what is it?Also known as 'solar thermal', a domestic solar hot water system is one which absorbs the sun’s energy and transfers it to a storage cylinder. It is different from photovoltaics; solar hot water panels do not produce electricity, they heat water directly.
In the UK it will not be the sole provider of hot water; it will complement a conventional system using gas, oil, electricity or solid fuel, but it will pre-heat water so that bills are drastically reduced. During summer months the system can provide all the hot water needed by a household.
Panels can either transfer heat to a separate pre-heat cylinder, or heat a twin-coil cylinder via the bottom coil.
In a direct system, the water that passes through the panels is the water that eventually comes out of the hot tap. In this type of system, there are issues around the water in the panels freezing in winter (so they need to be drained) and lime-scale build-up; in an indirect system, the water in the panels passes through a heat exchanger (coil) in the cylinder and then back to the panels in a continuous loop. Anti-freeze can be added, and there is no problem with lime-scale build-up.
The two main types of collectors are flat-plate and evacuated tube. Flat-plate collectors heat the water directly, evacuated tubes contain a fluid which evaporates at low temperatures, and the resulting gas rises and condenses on a manifold, transferring its heat as it does so.
what are the benefits?
hot water, along with photovoltaics, wind power, hydro, wave and
tidal power and geothermal energy are renewable energy sources which
don’t involve the burning of fossil fuels, and its associated
Solar hot water is probably the most cost-effective renewable energy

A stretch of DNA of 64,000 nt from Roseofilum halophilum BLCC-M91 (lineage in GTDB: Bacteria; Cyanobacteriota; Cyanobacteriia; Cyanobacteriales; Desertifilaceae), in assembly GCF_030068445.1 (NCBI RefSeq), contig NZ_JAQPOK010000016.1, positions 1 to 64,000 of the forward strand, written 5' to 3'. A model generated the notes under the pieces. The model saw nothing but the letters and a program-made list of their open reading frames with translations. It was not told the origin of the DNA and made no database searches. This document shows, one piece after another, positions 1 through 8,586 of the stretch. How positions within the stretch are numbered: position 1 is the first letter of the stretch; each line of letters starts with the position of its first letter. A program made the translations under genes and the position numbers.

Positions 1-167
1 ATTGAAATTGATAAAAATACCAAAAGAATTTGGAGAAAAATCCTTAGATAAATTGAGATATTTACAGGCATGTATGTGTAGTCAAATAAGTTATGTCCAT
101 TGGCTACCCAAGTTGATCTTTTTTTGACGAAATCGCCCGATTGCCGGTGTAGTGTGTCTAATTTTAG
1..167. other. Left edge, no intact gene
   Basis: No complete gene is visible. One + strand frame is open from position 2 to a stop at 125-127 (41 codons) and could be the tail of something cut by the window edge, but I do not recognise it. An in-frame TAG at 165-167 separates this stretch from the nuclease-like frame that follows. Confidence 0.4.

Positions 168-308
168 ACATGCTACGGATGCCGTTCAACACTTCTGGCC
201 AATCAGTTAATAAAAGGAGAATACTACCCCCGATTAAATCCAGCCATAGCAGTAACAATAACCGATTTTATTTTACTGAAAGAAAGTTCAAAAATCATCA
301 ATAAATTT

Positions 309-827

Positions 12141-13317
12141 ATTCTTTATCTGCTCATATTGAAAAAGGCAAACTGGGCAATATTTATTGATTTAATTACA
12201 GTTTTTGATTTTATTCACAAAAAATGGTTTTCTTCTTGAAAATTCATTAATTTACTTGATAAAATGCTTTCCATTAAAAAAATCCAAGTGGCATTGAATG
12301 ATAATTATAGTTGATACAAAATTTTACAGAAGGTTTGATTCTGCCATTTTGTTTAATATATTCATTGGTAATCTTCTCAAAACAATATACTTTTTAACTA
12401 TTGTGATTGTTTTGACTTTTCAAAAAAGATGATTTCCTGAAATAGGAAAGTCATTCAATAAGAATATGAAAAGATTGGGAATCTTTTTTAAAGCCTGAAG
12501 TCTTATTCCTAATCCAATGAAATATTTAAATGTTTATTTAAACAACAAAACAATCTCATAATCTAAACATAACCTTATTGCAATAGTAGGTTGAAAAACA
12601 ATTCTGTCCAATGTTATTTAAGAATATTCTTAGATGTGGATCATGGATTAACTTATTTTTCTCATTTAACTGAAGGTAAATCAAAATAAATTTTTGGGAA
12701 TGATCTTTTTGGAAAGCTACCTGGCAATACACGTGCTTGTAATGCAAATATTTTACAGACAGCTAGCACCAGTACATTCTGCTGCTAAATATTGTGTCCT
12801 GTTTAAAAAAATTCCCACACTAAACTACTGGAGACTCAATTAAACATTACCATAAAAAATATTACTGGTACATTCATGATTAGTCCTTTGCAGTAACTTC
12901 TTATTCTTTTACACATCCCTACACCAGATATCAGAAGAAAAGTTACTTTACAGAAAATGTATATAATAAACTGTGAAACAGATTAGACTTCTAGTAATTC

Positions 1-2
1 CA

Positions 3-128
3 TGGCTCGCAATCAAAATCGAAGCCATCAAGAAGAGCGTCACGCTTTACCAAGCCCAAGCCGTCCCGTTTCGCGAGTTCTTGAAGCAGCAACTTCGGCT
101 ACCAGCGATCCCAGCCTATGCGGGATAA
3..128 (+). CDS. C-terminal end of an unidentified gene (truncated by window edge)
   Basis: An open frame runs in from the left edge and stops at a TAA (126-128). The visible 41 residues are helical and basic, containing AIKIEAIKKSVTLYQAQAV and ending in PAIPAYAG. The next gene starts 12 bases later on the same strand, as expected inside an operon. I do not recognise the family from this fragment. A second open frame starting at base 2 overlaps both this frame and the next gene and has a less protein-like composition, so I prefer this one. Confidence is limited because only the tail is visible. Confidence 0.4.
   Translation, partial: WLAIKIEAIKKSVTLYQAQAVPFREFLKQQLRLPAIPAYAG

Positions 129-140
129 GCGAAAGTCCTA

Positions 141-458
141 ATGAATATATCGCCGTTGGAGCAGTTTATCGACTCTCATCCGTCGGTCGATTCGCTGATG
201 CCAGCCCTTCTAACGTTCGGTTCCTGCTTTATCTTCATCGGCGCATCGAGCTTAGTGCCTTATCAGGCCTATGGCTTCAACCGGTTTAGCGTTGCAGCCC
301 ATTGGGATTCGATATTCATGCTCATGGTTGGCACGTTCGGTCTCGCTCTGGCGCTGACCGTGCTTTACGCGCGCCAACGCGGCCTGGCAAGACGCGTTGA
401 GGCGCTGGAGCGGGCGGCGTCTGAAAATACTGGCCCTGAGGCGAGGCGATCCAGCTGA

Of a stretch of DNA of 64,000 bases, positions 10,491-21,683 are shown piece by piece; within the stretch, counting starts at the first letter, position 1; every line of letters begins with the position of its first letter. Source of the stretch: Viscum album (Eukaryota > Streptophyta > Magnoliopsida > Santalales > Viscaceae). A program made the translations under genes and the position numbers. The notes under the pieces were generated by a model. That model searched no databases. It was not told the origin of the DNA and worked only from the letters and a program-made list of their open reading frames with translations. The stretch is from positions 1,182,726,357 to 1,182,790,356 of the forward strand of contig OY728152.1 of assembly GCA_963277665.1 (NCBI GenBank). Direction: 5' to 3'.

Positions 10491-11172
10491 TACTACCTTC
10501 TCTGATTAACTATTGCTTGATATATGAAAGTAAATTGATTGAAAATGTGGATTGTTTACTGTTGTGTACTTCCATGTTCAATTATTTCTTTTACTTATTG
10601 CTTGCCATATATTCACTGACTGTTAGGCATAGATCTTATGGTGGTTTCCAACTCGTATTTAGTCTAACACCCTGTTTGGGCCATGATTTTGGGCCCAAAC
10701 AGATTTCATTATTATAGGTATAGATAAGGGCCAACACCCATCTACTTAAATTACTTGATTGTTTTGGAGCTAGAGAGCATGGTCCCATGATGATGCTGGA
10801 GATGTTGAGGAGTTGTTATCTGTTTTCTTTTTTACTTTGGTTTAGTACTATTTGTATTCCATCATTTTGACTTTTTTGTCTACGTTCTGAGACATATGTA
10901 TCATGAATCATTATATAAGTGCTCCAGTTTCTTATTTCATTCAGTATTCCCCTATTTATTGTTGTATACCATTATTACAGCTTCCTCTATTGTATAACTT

technology that you can install in a domestic situation in this
country, with the shortest payback time. A DTI investigation into
solar hot water systems in the UK from 1970-2000 found that a typical
system will provide 72% of a household’s hot water over the
course of a year (c. 15% in winter and 100% in summer). This is
assuming that the roof is south-facing – although if it faces
south-east or south-west there will only be a 5% loss of efficiency.
There are (cheaper) special systems for swimming pools, consisting of a large area of black tubing.
NB: if you're thinking of getting solar hot water at some point in the future, then don't install a combination (combi) boiler - it's not impossible, but it's very difficult and expensive to combine solar hot water with a combi. Condensing boilers are fine.
See here for a detailed, step-by-step guide to getting and using a solar hot water system.
a typical indirect solar hot water system: the gas boiler will kick in if the solar coil in the cylinder doesn’t raise the temperature of the water enough
an entire solar hot water kit, comprising panels, twin-coil cylinder, pump & control set, expansion vessel, air release set, filling bottle, anti-freeze, high-temperature pipe insulation and manual